Is High School Math “Useless Nonsense”?

You’re in the merge lanes exiting from Route 28 onto 7 West on your way back to Ashburn. Progress toward home is being measured in fits and starts of inches and sighs; engines and tempers verge on overheating. You’ve already merged left toward Route 7’s lanes when a car zooms by you on your right, shooting up the empty lane to nose into the long line of waiting cars at the last possible moment. Another goes by. Then another. You reconsider your decision to be considerate. The exhaust enclouded line suddenly seems endless, and you ask yourself, “Should I ‘cheat’ too and get home sooner?”

Well, should you? Is it worth the dirty looks and gestures from the “considerate” drivers to be one of the line budgers? Or do you become one of the “vigilantes” who punish the “sidezoomers” by blocking them? So many options to choose from, so many decisions to make! What’s a “non-math” person to do?

The World is Divided Between “Math People” and “Non-Math People,” Right?

The student newspaper at my high school published last month a point-counterpoint type article debating the value of high school math.  “So even if you dislike math in high school, you might end up needing it [in college],” one author states in “The Glories of Math! Or Not …” The piece’s co-author concludes after surveying his parents at the dinner table and teachers in school that high school math is “useless nonsense,” and that no one ever uses “complex formulas and problem solving methods … in real life situations.”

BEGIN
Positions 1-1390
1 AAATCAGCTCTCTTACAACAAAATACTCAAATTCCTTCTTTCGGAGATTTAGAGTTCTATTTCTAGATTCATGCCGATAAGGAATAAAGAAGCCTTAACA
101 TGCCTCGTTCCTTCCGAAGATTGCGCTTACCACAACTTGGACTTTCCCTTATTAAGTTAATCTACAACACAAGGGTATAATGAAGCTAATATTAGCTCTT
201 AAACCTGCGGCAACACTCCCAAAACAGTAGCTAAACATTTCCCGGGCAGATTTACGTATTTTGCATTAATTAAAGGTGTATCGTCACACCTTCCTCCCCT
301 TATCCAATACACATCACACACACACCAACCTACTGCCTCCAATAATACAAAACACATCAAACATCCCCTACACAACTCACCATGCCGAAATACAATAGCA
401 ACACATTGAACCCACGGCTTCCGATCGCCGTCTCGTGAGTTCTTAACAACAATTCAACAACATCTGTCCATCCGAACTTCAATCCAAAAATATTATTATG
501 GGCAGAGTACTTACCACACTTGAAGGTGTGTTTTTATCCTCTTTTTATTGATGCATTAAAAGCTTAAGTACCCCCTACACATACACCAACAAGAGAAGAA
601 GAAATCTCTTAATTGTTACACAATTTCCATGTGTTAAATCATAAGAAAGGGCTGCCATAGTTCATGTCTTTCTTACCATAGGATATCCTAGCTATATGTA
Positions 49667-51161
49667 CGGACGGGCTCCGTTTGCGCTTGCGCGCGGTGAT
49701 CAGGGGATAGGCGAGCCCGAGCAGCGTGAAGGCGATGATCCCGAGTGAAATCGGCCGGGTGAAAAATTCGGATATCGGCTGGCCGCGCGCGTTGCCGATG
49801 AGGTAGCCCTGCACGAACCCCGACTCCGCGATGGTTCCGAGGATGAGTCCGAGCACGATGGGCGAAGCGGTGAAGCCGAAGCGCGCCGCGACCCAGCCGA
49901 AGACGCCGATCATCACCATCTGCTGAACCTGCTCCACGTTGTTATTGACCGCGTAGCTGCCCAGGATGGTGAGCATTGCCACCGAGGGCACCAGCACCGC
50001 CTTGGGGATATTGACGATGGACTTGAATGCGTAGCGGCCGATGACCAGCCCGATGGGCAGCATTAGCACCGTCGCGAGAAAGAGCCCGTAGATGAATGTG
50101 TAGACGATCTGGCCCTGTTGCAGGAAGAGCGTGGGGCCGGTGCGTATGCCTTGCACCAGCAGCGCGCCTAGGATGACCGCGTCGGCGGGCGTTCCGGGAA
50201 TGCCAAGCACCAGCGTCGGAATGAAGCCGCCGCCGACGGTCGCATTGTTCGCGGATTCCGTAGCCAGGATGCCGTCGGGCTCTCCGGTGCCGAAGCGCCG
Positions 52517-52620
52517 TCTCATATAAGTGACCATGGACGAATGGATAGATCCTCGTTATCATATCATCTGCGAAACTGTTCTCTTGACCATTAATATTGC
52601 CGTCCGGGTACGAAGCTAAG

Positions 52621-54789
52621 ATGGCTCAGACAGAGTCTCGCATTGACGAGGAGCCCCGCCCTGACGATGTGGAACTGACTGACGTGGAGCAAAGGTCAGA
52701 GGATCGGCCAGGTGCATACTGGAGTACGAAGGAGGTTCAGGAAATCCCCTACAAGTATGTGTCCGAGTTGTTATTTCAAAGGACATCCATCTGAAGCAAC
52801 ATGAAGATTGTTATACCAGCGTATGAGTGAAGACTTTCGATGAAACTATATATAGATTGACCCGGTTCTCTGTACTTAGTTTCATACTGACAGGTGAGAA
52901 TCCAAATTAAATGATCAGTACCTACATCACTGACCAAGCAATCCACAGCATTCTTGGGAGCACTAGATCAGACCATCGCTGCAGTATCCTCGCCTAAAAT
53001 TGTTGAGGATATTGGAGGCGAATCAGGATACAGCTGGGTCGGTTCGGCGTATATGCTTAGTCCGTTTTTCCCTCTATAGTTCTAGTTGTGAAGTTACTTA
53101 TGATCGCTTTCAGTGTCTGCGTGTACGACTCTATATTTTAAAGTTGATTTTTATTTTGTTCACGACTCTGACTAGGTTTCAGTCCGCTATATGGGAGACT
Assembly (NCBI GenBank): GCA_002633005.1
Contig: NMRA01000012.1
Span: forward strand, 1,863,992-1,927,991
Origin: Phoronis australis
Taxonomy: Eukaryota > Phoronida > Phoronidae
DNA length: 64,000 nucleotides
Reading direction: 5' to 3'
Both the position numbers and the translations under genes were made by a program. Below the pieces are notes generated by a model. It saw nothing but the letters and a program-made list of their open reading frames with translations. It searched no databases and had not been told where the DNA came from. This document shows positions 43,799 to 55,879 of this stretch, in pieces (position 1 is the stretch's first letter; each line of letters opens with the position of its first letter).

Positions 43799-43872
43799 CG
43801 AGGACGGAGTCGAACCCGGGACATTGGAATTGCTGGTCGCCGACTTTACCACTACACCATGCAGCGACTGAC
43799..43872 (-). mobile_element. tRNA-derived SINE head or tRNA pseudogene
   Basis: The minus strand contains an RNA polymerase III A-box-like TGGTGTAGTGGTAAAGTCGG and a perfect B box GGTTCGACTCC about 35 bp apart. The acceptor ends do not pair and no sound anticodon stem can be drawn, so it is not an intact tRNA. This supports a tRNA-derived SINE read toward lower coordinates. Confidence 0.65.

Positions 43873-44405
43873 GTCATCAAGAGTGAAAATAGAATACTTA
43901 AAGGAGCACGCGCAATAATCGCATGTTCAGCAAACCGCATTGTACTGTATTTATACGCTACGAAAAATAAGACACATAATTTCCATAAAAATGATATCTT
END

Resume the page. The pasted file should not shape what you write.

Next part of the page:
Not ever.

But do the writer’s parents never, ever, really never use the problem-solving skills they were exposed to in their algebra, geometry, and calculus classes a quarter-century ago? Maybe they use them in their everyday activities and aren’t even aware of their secret powers. Is there a possibility that his mom does indeed get into a situation maybe just once a day, mind you where she weighs the merits of two options and chooses between them? It might be something as mundane as choosing a cell phone plan, or it could be something that affects the whole family, like deciding which job offer to accept. Maybe sometimes there are more than two options involved, like four or five, in various combinations (or permutations, as we call them in algebra). Maybe sometimes these situations come up more than once a day. Just maybe.

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